8. El Hierro, a 3.3, but looks only a single event:
    1270024 17/04/2014 02:28:42 27.7412 -18.2918 18 Sentido 3.3 mbLg W FRONTERA.IHI

    • Hi Harrie
      Well observed, there’re on the quakes’ list but not on the histograms. The 3.3 is located near Orchilla rather deep (18 kms). There are at least 3 quakes in all since this morning including the one you speak about. I’ll do a plot later today.

  9. Nice to see that Google updated the imagery for Mount Sinabung. You can see the lava tounge and pyroclastic flow deposits.

  10. HI

    I got some Digital elevation data for Nishino Shima, So I made a little video. First a 360 ° rotation with some tilt added then a vertical rotation with a final top view. The colorbar gives the corresponding terrain elevation value. The terrain is a bit exagerated vertically.

    The data used dates back to 16 February 2014.
    data from http://www.gsi.go.jp/gyoumu/gyoumu41000.html
    Initial link from Avcan FB (but not directly to the DEM)
    Made on Gnu Octave 3.2.4 – Linux (Ubuntu) version

      • Not so odd really. First of all there we have the last eruption site of Campi Flegrei. And, we also have Ischia close by and that is gargling up loads of magma and is rather hot.

      • Didn’t say it was odd, just that it was “interesting.” To me, that supports the region as being more likely than other sites in the area to show activity.

        Likewise, I didn’t say that Childers had Willie Jr. taken out, only that Willie’s method of suicide is interesting.

        Odd would be if Vesuvius were seismically active (very active) and the heat flux were stronger elsewhere. To me, “odd” would be conflicting indicators, like being familiar with human anatomy and drinking antifreeze, knowing that it would be a drawn out, painful death. A bizarre thing for someone in the mortuary business to do.

        • Sorry, sloppy phrasing on my part.
          Hm… So, I guess that the best place for a graveyard would be somewhere on the western side. Would most likely solve the problem quickest.

        • Well, it would certainly be better having flaming corpses than lapilli laced with garbage…

          As for phrasing… it’s not as bad as my misinterpreting of “schlampe.”

  11. And the latest Nishino Shima pictures (15/4/14) from Japan Coast Guard

    look at the crater, you can see some lava

      • I have other data sets, I’ll try to produce something nice for the week end.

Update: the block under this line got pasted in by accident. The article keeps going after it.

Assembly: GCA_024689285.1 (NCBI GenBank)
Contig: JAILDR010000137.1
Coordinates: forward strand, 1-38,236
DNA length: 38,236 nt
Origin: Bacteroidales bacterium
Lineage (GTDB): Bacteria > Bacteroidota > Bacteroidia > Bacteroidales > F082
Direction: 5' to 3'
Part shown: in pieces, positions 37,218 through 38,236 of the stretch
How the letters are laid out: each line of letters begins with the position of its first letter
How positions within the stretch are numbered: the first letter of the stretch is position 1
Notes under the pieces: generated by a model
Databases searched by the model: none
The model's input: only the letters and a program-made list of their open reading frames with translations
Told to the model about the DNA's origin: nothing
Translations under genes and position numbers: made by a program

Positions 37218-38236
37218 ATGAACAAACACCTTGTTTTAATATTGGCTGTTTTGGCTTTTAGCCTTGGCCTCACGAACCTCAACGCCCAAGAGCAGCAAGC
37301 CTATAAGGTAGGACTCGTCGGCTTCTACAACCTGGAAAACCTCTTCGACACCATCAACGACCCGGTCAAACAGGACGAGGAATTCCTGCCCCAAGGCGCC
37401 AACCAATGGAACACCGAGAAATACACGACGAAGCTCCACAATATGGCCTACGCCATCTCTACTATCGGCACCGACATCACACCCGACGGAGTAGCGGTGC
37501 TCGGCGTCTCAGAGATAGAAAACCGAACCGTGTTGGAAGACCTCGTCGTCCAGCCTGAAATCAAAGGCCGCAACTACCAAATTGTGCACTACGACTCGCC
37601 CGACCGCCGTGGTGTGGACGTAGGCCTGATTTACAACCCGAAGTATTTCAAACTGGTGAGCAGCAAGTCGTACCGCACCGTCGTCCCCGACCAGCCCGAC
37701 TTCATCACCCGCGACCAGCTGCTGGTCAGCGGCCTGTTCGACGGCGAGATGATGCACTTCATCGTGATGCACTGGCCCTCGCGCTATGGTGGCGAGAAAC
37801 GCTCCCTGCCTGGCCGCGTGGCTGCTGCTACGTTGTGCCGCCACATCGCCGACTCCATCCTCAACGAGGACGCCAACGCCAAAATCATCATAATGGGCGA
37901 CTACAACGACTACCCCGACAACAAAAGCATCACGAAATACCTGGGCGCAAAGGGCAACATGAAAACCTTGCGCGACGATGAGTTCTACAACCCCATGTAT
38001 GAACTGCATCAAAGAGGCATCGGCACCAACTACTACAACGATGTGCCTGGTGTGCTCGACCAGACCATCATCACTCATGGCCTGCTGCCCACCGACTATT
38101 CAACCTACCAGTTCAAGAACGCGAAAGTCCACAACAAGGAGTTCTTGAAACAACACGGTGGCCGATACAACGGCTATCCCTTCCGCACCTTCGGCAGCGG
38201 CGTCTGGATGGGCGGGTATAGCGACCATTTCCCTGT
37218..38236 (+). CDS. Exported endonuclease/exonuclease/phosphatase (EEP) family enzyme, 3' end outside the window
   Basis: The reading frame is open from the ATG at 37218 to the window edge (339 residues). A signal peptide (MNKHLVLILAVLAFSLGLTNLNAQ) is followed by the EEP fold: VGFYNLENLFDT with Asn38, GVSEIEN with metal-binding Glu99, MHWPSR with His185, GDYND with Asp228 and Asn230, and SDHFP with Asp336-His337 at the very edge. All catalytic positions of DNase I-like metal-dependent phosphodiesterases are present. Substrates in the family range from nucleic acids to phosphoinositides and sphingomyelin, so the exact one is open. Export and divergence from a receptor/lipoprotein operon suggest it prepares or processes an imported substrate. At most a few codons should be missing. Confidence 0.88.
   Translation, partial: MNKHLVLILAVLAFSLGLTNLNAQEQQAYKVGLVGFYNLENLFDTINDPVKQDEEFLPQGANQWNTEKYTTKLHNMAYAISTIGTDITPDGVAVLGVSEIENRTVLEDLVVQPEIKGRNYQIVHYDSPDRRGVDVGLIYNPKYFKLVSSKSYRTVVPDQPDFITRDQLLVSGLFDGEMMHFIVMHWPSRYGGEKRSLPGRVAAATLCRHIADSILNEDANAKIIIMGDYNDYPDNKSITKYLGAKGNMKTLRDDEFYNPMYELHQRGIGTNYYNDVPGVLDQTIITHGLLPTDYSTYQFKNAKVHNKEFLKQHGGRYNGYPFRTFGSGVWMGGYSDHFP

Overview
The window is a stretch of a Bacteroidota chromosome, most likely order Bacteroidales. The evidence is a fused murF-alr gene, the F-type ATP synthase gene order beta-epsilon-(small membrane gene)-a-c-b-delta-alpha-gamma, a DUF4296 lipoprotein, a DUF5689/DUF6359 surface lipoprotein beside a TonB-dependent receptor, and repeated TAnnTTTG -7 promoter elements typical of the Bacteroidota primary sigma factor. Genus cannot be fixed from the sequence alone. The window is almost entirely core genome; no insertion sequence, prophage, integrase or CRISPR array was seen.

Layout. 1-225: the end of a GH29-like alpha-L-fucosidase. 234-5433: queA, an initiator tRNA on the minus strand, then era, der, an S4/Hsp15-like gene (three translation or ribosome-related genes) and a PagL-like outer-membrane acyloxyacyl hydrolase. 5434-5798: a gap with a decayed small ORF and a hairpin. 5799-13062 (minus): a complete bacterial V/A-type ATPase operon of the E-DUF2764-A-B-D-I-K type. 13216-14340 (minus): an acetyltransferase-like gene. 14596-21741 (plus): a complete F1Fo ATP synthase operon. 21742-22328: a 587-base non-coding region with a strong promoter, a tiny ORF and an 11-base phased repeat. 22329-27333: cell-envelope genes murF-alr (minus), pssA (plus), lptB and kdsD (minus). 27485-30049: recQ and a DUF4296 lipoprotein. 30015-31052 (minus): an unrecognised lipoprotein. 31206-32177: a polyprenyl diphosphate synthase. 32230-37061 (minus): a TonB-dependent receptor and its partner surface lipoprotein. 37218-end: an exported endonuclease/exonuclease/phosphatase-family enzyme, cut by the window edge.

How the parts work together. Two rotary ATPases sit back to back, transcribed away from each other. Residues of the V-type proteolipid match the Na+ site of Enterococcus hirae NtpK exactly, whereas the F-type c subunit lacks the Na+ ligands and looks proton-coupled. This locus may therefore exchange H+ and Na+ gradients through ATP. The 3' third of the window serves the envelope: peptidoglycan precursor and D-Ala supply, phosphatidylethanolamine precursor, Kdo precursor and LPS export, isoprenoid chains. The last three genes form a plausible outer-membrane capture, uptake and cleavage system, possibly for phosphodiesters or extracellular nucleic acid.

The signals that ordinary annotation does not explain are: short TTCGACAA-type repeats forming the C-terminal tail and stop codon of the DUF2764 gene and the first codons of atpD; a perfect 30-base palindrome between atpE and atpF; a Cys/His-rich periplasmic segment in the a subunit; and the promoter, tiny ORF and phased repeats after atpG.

and yes if you look at the pictures, this sturdy little island is going the hawaïi way. There’s still some millions years though to get there….too bad we do not have a seismo meter over there….

        • DFM, you have a ultra-secret message in the Dragons Den about Nishinoshima…

          If you are not a Dragon: This is a hidden message, now try to forget that name of Nishinoshima, really really try to forget Nishinoshima, sit and think hard about forgetting Nishinoshima. Remember, there is no such thing as Nishinoshima…

  12. And about El Hierro, here is the update since the beginning of April

    This include this morning 3.3 (west at sea).

    The sequences are the following :

    – event by event with view from the South
    – the same with view from the East
    – the same viewed form the top
    – horizontal rotation
    – vertical rotation and back
    – zoom on the last event

    The title bar shows the event number vs total, date, hour, magnitude
    The color bar gives the age of the the event relative to date (on the left) and the terrain elevation range (on the right)

    Made on Gnu octave 3.2.4 Linux version
    Data from IGN and NOAA

      • Hi
        I agree with you. The 3.3 is in the area of the 5.1 (I think). But the depth is very different so….
        However there is a small cluster right under the island’s top. And all located between 15 and 10 km depth.
        But, the deformation data was stable up to the 15th (no new graph since then), so if it were a small intrusion, it is indeed small. The seismicity frequency is too low for something happening in fact.

  13. “The mountain that points the way when you are lost!” Hell, don’t we all need one of those? Gotta love it. That and the beautiful symmetry of it.

    Wish I had more time to hang around in here. Just been too busy lately (a good thing btw!!) Those latest pics of Sinabung are also really juicy. Kind of like the Haroharo domes on Tarawera. Amazing the different topography you can get from volcanoes all depending on the viscosity and gas content of what’s coming out.

    Nice stuff all round everyone.

  14. Has Volcano of the month been decided?

    Tungurahua is still rockin and a rollin if not. The eruption shall be continuing w/ magma from even farther down entering the volcano.